Taxation and Surveillance: An Agenda

49 Pages Posted: 19 Dec 2014 Last revised: 27 Oct 2015

See all articles by Michael Hatfield

Michael Hatfield

University of Washington - UW Law; University of Washington - School of Law

Date Written: December 17, 2014


Among government agencies, the IRS likely has the surest legal claim to the most information about the most Americans:their hobbies, religious affiliations, reading activities, travel, and medical information are all potentially tax relevant. Privacy scholars have studied the arrival of Big Data, the internet-of-things, and the cooperation of private companies with the government in surveillance, but neither privacy nor tax scholars have considered how these technological advances should impact the U.S. tax system. As government agencies and private companies increasingly pursue what has been described as the “growing gush of data,” the use of these technologies in tax administration will become increasingly important to consider. This Article provides an agenda of items for discussion, debate, and research related to the development, implementation, and effects of a surveillance-facilitated tax system.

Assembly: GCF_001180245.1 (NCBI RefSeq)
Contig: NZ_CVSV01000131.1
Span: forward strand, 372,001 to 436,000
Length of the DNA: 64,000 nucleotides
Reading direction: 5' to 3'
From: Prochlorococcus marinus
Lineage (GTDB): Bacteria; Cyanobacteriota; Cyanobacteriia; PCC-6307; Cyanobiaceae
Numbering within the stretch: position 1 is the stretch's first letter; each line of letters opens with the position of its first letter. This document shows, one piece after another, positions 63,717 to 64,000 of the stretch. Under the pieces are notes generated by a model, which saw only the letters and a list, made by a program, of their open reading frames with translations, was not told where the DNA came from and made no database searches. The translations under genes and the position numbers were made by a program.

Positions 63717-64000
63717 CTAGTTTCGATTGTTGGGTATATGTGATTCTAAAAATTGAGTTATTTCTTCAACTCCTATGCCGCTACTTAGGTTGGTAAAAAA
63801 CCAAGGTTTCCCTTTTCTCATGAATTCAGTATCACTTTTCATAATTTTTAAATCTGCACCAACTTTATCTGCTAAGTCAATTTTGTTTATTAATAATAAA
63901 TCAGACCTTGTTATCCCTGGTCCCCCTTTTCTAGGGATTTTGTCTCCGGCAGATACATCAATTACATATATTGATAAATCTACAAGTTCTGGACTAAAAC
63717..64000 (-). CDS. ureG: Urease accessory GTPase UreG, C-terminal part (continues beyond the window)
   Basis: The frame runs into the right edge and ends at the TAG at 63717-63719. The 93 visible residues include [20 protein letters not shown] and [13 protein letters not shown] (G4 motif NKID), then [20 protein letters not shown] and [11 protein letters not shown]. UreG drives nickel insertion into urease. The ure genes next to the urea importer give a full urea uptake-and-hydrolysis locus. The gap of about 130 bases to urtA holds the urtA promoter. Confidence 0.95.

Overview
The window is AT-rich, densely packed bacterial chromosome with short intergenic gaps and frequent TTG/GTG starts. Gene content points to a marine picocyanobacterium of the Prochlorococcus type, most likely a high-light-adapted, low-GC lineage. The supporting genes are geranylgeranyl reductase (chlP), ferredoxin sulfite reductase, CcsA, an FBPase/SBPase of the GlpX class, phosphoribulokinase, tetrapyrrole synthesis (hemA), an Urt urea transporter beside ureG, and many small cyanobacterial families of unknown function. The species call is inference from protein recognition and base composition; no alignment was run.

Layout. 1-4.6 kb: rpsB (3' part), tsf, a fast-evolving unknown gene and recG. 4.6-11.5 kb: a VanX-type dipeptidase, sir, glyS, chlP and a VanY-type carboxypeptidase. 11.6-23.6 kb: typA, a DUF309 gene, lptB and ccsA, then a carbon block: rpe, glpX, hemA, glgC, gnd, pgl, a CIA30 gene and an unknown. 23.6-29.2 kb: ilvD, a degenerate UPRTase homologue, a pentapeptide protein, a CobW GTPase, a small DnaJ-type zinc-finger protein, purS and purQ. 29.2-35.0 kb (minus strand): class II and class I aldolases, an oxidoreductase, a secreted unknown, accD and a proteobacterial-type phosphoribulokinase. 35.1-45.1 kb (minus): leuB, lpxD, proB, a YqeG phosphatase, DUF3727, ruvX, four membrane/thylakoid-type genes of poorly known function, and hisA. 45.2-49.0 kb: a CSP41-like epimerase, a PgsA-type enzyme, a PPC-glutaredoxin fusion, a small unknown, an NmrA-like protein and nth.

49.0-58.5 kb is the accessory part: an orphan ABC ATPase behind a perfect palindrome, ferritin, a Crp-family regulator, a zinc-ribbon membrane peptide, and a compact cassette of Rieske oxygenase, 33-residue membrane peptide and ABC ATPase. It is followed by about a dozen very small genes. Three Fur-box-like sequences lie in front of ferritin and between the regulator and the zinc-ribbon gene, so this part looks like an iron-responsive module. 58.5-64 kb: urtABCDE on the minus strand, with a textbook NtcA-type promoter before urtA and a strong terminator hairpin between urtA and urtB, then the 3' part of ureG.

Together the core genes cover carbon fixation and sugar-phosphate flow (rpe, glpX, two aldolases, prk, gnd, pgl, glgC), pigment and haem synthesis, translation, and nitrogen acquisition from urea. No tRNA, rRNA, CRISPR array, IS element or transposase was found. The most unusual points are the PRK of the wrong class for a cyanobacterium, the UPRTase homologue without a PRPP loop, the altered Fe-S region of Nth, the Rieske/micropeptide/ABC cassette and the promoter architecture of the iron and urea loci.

Keywords: tax, surveillance, privacy, big data, internet of things

JEL Classification: K10, K34, K42, H20, H21, H24, H26, H29

Suggested Citation

Hatfield, Michael W. and Hatfield, Michael W., Taxation and Surveillance: An Agenda (December 17, 2014). Yale Journal of Law & Technology, 2015, Forthcoming, University of Washington School of Law Research Paper No. 2014-34, Available at SSRN: or

Michael W. Hatfield (Contact Author)

University of Washington - School of Law ( email )

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206-221-1535 (Phone)


University of Washington - UW Law ( email )

William H. Gates Hall
Box 353020
Seattle, WA 98195-3020
United States

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